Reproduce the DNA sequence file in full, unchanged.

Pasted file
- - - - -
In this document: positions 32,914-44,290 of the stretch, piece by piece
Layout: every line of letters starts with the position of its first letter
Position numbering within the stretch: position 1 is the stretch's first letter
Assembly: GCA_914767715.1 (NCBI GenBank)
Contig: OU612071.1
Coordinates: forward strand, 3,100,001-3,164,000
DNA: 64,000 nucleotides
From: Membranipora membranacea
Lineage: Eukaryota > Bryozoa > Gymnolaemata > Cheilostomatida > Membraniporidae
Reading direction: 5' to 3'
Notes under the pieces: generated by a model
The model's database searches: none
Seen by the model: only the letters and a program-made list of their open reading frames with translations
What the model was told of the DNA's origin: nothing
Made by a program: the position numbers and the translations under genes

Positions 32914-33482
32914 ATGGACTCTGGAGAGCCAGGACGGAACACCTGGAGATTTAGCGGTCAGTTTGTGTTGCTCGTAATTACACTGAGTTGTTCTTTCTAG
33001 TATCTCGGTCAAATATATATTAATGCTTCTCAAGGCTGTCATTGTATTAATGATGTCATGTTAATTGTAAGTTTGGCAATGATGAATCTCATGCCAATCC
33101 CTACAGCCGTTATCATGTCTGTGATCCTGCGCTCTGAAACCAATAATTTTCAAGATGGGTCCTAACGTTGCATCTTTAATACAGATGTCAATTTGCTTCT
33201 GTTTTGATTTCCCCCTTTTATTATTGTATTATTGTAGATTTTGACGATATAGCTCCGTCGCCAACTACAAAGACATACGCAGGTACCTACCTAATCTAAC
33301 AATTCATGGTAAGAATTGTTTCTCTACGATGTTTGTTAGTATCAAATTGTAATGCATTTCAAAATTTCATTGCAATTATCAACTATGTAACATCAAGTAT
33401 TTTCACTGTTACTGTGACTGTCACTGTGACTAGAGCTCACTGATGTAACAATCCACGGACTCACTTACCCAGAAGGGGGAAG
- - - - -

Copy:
In this document: positions 32,914-44,290 of the stretch, piece by piece
Layout: every line of letters starts with the position of its first letter
Position numbering within the stretch: position 1 is the stretch's first letter
Assembly: GCA_914767715.1 (NCBI GenBank)
Contig: OU612071.1
Coordinates: forward strand, 3,100,001-3,164,000
DNA: 64,000 nucleotides
From: Membranipora membranacea
Lineage: Eukaryota > Bryozoa > Gymnolaemata > Cheilostomatida > Membraniporidae
Reading direction: 5' to 3'
Notes under the pieces: generated by a model
The model's database searches: none
Seen by the model: only the letters and a program-made list of their open reading frames with translations
What the model was told of the DNA's origin: nothing
Made by a program: the position numbers and the translations under genes

Positions 32914-33482
32914 ATGGACTCTGGAGAGCCAGGACGGAACACCTGGAGATTTAGCGGTCAGTTTGTGTTGCTCGTAATTACACTGAGTTGTTCTTTCTAG
33001 TATCTCGGTCAAATATATATTAATGCTTCTCAAGGCTGTCATTGTATTAATGATGTCATGTTAATTGTAAGTTTGGCAATGATGAATCTCATGCCAATCC
33101 CTACAGCCGTTATCATGTCTGTGATCCTGCGCTCTGAAACCAATAATTTTCAAGATGGGTCCTAACGTTGCATCTTTAATACAGATGTCAATTTGCTTCT
33201 GTTTTGATTTCCCCCTTTTATTATTGTATTATTGTAGATTTTGACGATATAGCTCCGTCGCCAACTACAAAGACATACGCAGGTACCTACCTAATCTAAC
33301 AATTCATGGTAAGAATTGTTTCTCTACGATGTTTGTTAGTATCAAATTGTAATGCATTTCAAAATTTCATTGCAATTATCAACTATGTAACATCAAGTAT
33401 TTTCACTGTTACTGTGACTGTCACTGTGACTAGAGCTCACTGATGTAACAATCCACGGACTCACTTACCCAGAAGGGGGAAG